“I’ve had the immense fortune of playing in front of you in over 40 different countries. I’ve laughed and cried, felt joy and pain, and most of all felt incredibly alive.”

In addition to thanking his fans, Federer thanked his team, sponsors, parents, sister, wife and children, and recalled his time growing up in Basel, Switzerland.

“When my love for tennis started, I was a ball boy in my hometown of Basel. I used to look at the players with a sense of wonder. They were like giants to me and I started to dream. My dreams they made me work harder and I started to believe in myself,” he said.

“Some success brought me confidence and I was on my way to the most amazing journey that has led to today. So I want to thank you from the bottom of my heart, to all the people around the world who have helped to make the dreams of a Swiss ball boy come true.”

Almost as soon as Federer announced his retirement, tributes started pouring in from the world of tennis.

The newly crowned US Open champion and men’s world no. 1 Carlos Alcaraz, who was two months old when Federer won his first Grand Slam, tweeted a heartbroken emoji, as did two-time Grand Slam winner Garbiñe Muguruza.

“Roger, where do we begin?” published Official Wimbledon Twitter account.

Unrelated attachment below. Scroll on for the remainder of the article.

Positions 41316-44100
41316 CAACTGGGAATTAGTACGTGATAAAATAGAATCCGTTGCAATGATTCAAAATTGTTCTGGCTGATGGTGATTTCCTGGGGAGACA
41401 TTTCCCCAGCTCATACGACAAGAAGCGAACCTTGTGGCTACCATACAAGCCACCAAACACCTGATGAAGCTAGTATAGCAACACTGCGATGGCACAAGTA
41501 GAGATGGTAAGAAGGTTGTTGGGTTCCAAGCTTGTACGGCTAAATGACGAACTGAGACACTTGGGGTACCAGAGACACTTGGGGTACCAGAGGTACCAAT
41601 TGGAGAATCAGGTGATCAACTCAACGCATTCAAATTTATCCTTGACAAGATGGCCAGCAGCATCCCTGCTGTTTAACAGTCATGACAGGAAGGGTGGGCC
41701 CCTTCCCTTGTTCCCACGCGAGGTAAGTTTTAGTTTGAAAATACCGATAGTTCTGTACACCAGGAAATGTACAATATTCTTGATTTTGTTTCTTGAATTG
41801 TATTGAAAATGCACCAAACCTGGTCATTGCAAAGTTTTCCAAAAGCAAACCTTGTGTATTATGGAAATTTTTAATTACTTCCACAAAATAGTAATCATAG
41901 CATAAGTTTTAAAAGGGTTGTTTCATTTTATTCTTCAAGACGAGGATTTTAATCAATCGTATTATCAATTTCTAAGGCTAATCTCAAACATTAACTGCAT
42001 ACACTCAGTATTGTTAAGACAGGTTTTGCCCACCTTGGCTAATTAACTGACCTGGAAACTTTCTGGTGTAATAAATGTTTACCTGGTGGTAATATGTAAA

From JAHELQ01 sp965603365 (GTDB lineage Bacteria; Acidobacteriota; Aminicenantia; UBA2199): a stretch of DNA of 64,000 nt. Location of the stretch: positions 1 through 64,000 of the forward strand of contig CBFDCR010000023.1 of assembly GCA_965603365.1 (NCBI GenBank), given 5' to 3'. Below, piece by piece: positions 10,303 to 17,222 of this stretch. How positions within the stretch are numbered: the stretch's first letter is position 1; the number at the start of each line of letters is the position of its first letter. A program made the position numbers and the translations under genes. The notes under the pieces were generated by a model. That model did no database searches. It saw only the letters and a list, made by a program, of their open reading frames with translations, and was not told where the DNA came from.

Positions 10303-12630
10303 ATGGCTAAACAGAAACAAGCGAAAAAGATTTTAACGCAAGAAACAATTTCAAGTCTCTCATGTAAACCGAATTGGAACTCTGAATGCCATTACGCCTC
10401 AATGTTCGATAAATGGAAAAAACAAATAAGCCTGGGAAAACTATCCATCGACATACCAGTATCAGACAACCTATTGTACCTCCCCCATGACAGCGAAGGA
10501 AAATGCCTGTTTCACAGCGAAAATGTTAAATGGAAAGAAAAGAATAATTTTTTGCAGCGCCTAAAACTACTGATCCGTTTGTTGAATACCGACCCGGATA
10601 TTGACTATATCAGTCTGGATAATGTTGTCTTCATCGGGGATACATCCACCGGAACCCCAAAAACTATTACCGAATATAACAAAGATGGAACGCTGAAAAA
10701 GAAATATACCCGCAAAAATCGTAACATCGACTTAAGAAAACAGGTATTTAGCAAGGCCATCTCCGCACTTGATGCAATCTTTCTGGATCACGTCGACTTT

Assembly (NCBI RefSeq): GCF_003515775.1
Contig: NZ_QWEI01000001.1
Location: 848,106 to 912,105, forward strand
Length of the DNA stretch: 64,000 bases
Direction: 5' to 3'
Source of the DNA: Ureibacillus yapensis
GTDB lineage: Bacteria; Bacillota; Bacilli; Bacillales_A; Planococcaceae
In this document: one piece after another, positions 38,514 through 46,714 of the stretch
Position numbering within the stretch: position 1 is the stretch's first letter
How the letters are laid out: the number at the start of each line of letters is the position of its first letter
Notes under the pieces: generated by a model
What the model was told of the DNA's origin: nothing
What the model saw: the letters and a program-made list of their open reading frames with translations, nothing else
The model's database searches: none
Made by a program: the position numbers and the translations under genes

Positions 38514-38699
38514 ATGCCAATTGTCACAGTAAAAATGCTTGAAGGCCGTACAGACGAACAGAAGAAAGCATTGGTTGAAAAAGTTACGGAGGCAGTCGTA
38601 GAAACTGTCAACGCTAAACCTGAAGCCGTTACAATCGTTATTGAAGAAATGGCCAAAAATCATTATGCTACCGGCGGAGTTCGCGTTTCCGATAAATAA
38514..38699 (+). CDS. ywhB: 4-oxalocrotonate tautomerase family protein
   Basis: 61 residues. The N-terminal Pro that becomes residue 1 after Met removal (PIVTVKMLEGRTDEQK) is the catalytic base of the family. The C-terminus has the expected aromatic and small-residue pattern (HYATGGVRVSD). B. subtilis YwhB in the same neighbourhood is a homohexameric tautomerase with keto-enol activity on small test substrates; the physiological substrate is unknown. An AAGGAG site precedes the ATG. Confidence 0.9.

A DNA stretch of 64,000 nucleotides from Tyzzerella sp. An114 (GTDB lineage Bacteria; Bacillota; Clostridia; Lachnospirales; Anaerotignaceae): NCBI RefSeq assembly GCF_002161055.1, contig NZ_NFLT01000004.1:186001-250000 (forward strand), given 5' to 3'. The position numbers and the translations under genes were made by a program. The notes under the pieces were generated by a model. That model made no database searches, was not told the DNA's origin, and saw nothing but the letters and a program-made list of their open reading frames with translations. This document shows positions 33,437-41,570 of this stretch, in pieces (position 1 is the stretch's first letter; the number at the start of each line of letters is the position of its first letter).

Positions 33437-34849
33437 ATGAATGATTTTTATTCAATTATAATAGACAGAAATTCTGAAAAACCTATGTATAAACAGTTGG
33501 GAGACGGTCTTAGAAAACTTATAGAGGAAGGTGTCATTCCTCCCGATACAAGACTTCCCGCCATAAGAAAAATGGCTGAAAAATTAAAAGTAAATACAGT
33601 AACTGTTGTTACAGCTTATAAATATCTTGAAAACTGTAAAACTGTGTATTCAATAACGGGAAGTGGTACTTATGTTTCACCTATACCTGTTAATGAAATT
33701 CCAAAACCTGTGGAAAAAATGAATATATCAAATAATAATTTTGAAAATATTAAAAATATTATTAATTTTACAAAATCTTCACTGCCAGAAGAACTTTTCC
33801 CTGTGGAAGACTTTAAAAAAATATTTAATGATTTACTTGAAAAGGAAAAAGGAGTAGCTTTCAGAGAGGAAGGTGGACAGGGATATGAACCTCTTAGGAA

“It has been a privilege to witness your journey and watch you become a champion in every sense of the word. We will miss seeing you in our courts so much, but all we can say for now is thank you, for the memories and joy you have given to so many.”

Federer’s retirement announcement came a month after Serena Williams also declared her intention to “evolve away” from the sport, marking a near-simultaneous end to eras that have shaped men’s and women’s tennis.

Williams’ likely swan song unfolded at the US Open, in her home country and the site of her first grand slam triumph, but Federer told CNN’s Christina Macfarlane in 2019 that she had no plans specific

“I think it’s all going to come down to if it’s the body, it’s the family, it’s the mind, it’s one morning when I wake up, how is it going to happen?” he said

“The day that happens, maybe it’s the end or maybe I say I have a few more tournaments left, I don’t know. And then maybe that tournament that I think it could be is too far away and then you can’t get there… Wimbledon stands out like one place but actually there are many others.”

Federer won his 20th and final Grand Slam at the 2018 Australian Open.

Due to injuries, Federer was absent from this year’s main draw at Wimbledon for the first time since 1998, and will end his career at the Laver Cup, a tournament in which he was a driving force in which six players from ‘Europe play six. players from the rest of the world.

“I’d like to go out on my terms,” ​​he added in 2019. “I don’t have the fairytale ending in my head saying it has to be another title somewhere and then I have to announce it in a big way and say, “By the way, that was it, guys.” I don’t have to have it that way.

“The expectations of the media is that everything has to end so perfectly and I’ve given up a long time ago. I just think as long as I’m healthy and having fun at the end, I know it’s going to be emotional anyway.”